Dr James Newman, from Nottingham Trent University’s Centre for Contemporary Play, said: “The National Videogame Archive is an important resource for preserving elements of our national cultural heritage. We don’t just want to create a virtual museum full of code or screenshots that you could see online. The archive will really get to grips with what is a very creative, social and productive culture.”The National Videogame Archive will be housed at the National Media Museum in Bradford, and will be launched at this year's GameCity 3 festival in Nottingham.UK's First Official National Videogame Archive Launched The UK’s first official National Videogame Archive is being launched in a bid to preserve the history of a global industry now worth an estimated £22bn. Formed by academics at Nottingham Trent University and working in partnership with the National Media Museum in Bradford, the archive will recognise the significant contributions made by videogames to the diversity of popular culture across the globe - from the humble beginnings of 1972’s ‘Pong’, to the blockbusters of the 21st Century. The new archive will be housed at the National Media Museum and will be managed, steered and researched in collaboration with Nottingham Trent University’s Centre for Contemporary Play. The Centre draws on academic strengths across a range of disciplines, including psychology, cultural studies, art and design and computer science. In return, the Museum will provide the best levels of care and stewardship for the archive. In addition to a treasure trove of consoles and cartridges, the archive will collect and gather a broad range of items from across the industry. It will encompass the wider cultural phenomenon of videogames by documenting advertising campaigns, magazine reviews, artwork and the communities that sustain them - the overall aim being to collect, celebrate and preserve this vital cultural form for future generations. Dr James Newman, from Nottingham Trent University’s Centre for Contemporary Play, said: “The National Videogame Archive is an important resource for preserving elements of our national cultural heritage. We don’t just want to create a virtual museum full of code or screenshots that you could see online. The archive will really get to grips with what is a very creative, social and productive culture.” He added: “It will not only be a vital academic resource to support growing disciplines in videogame studies but will also be something that the general public can fully engage with.” With popular new videogame releases already resembling Hollywood blockbusters, videogame buffs are keen to avoid the mistakes of their counterparts in the film industry where countless pieces of historically significant material have been lost forever. Procedures and practices are now being carefully developed to deal with the collection of materials and artefacts for this new archive. Paul Goodman, Head of Collections & Knowledge at the National Media Museum, said: “The archiving of these important artefacts presents us with some real challenges, not least in the area of preservation. We must balance the necessary conservation requirements of these materials, with the need to allow the public to understand and interact with them both now and in the future, which is really the cornerstone of what we are trying to do.” The National Videogame Archive will be launched at this year’s GameCity 3 festival in Nottingham, for which Nottingham Trent University is the lead partner. The three day event is set to attract videogame enthusiasts, developers and publishers to a range of activities taking place across the city and at the main festival venue, Gatecrasher nightclub. Iain Simons, Director of GameCity at Nottingham Trent University, said: “This year’s festival is going to be huge. We’ll be opening up the world of videogames for everybody to experience and the launch of the new National Videogame Archive will be an important feature for this year’s event. We’ll have special guests from the industry with us, along with world-record breaking attempts, keynote speeches and lots, lots more.” To find out more about GameCity 3, go to www.gamecity.org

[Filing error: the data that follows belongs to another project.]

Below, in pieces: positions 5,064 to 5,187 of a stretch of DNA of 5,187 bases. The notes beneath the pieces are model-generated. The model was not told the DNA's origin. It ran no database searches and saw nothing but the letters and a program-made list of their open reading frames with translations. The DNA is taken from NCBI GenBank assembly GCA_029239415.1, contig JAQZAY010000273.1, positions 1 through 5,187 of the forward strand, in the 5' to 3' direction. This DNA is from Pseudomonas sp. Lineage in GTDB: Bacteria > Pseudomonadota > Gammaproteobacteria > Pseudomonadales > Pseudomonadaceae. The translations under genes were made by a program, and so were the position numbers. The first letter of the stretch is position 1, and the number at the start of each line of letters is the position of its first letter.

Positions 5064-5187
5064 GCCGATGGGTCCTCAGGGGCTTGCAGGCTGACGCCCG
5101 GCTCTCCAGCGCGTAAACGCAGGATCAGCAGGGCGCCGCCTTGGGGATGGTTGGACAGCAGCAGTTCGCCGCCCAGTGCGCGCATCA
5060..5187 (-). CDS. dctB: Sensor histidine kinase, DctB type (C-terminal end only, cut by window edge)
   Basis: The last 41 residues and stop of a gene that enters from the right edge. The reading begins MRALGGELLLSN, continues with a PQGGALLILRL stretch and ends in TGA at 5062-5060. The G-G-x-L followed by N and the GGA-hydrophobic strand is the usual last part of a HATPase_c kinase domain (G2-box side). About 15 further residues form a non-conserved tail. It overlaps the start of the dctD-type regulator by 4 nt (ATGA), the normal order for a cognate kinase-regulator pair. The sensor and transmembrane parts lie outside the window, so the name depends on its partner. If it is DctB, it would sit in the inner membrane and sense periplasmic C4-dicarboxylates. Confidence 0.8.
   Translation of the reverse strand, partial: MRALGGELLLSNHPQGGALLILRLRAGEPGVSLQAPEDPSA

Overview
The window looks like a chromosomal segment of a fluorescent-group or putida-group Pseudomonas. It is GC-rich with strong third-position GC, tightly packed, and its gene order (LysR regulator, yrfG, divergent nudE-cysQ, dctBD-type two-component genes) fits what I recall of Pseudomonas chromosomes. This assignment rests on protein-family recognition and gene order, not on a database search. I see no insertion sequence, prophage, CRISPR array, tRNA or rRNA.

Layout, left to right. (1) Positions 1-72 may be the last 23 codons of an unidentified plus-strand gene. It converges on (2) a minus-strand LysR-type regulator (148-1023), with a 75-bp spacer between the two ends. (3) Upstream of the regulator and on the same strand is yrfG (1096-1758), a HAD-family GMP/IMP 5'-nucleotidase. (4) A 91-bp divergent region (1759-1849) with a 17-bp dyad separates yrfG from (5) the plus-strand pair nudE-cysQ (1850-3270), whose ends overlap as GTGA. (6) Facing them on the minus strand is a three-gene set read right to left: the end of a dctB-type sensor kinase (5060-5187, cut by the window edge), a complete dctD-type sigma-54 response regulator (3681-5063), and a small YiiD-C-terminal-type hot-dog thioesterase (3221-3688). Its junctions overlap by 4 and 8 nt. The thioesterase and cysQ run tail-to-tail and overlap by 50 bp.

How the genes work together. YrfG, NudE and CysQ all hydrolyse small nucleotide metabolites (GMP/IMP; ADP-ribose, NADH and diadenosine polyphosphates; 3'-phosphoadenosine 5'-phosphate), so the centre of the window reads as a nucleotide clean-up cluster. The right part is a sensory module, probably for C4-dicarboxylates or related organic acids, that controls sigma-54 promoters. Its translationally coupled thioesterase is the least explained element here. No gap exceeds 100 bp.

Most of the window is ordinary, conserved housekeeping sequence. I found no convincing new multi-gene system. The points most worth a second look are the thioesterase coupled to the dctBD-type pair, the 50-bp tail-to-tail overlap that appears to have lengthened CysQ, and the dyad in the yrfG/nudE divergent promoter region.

As the cultural impact of gaming becomes more apparent to societies where the hobby was once considered as something only children and 'older children' participate in, groups are understandably taking steps to help preserve the rich legacy of video game culture. To that end, academics at Nottingham Trent University have moved to form the United Kingdom's First National Videogame Archive in order to preserve not only consoles, games, and code, but a wide range of items from across the industry that represent gaming's impact on the UK.